values of insertion loss (IL), shows that for the
maintenance of a BER less than 10
-9
with insertion
loss equal to 3dB, it is necessary to have power at the
entrance of the demux, than -27.5 dBm.

-38 -36 -34 -32 -30 -28 -26 -24 -22 -20 -18 -16
1E-21
1E-18
1E-15
1E-12
1E-9
1E-6
1E-3
1
4 dBm
IL=0.1dB
IL=1.5dB
IL=3.0dB
B
E
R
demultiplexer's input power (dBm)

Figure 9. BER as a function of demultiplexer's input power
for different values of IL.


E. Effect of varying the fibers length

The last step is to see the effect of varying the fibers
length on the signal quality. The simulations are
performed at a rate of 10Gb / s and for fixed insertion
loss (0.5dB).
The fiber length ranges from 20-80 km in 10 km.
Figure (10 ) shows that we can maintain a BER less than
10
-9
for a fiber length not exceeding 60 km.

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-30 -25 -20 -15 -10 -5 0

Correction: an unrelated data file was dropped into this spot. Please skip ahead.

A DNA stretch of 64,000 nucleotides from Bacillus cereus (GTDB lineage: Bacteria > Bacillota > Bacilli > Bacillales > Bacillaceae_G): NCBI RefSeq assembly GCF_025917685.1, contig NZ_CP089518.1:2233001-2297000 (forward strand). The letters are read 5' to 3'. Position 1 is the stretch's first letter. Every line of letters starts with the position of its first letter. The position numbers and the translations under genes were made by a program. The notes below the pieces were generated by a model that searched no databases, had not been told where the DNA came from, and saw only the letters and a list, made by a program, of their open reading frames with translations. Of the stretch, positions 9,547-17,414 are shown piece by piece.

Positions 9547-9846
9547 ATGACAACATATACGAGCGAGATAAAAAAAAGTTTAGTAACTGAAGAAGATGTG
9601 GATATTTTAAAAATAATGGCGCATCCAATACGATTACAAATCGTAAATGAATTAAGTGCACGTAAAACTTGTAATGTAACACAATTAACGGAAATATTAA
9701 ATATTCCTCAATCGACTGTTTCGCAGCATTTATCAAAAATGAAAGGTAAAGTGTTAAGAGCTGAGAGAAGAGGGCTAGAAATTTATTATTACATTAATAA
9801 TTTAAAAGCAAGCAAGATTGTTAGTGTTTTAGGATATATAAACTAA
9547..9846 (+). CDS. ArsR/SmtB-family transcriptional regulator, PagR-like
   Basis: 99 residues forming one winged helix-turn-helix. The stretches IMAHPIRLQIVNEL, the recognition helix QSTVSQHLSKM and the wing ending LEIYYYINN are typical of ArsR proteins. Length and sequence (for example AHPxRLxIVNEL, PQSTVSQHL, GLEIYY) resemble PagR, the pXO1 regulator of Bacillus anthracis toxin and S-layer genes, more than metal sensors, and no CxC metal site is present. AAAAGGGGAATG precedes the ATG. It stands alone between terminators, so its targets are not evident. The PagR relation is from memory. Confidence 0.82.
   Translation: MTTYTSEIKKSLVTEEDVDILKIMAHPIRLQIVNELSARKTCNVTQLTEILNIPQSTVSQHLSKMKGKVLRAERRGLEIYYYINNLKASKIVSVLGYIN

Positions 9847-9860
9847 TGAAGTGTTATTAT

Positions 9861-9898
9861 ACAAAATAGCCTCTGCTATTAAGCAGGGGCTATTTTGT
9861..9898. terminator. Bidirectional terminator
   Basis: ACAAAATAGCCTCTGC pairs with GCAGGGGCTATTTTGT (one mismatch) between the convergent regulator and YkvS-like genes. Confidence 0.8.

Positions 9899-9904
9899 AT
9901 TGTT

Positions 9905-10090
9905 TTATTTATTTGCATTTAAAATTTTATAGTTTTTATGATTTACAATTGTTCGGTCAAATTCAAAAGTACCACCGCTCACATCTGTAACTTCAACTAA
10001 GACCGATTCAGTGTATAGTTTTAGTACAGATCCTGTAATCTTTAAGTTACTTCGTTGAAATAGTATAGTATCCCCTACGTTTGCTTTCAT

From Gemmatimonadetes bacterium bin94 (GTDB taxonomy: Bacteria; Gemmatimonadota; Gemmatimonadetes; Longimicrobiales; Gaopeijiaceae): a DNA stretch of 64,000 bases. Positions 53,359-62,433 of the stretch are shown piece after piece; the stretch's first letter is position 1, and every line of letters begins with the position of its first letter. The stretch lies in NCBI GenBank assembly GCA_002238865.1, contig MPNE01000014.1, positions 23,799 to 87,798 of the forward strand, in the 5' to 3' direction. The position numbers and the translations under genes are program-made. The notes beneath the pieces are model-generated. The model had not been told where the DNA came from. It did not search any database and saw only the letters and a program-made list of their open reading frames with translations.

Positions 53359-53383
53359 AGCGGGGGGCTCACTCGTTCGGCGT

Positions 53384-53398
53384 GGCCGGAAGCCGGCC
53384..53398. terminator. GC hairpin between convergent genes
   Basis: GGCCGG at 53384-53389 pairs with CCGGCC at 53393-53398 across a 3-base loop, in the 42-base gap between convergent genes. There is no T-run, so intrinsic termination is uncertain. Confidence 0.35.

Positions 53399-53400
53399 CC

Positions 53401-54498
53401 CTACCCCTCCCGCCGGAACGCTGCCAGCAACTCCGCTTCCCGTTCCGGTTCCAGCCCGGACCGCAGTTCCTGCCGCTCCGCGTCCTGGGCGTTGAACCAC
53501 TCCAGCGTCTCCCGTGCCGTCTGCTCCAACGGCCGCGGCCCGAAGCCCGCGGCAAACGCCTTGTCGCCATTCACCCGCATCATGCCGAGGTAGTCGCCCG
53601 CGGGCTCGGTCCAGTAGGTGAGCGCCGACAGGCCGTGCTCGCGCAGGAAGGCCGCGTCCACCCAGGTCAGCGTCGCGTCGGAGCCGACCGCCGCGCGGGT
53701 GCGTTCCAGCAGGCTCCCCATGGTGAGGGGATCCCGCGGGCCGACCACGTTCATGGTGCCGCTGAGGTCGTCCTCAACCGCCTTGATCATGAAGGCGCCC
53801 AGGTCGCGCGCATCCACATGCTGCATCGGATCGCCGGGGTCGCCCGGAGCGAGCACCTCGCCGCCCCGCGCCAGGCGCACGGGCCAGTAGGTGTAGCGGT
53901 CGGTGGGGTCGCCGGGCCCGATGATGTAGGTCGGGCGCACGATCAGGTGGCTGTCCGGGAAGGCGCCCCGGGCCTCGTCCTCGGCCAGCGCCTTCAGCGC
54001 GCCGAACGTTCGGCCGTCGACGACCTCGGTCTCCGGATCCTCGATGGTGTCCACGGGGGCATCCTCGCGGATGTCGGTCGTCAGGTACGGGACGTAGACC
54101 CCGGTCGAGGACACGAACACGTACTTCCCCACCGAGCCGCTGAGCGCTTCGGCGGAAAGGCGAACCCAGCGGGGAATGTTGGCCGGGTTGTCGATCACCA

1E-20
1E-18
1E-16
1E-14
1E-12
1E-10
1E-8
1E-6
1E-4
0,01
20 km
30 km
40 km
50 km
60 km
70 km
80 km
B
E
R
demultiplexer's input power(dBm)

Figure 10. BER as function of the demultiplexer's input
power for different fiber's lengths.

It can be inferred that beyond a distance of 60km,
amplification and dispersion compensation will be
required to improve the BER: to counteract this
attenuation, dispersion and the onset of nonlinear effects
which increase with the fiber length.
IV. CONCLUSION
The various simulations on an optimized point-to-point
DWDM transmission system with 10Gbit /s , 8 channels
and a channel spacing of 50 GHz was simulated, to
characterize the demultiplexer, have allowed the study of
the impact of various parameters such as filter bandwidth,
crosstalk, insertion losses .. etc. ..
We consider that crosstalk strongly penalizes the links
performance, regarding the insertion losses, more the input
power of demultiplexer increases less losses affect the
BER. Finally, simulations of BER for different lengths of
fiber show a BER of 10-9 is maintained for a fiber length
of less than 60km.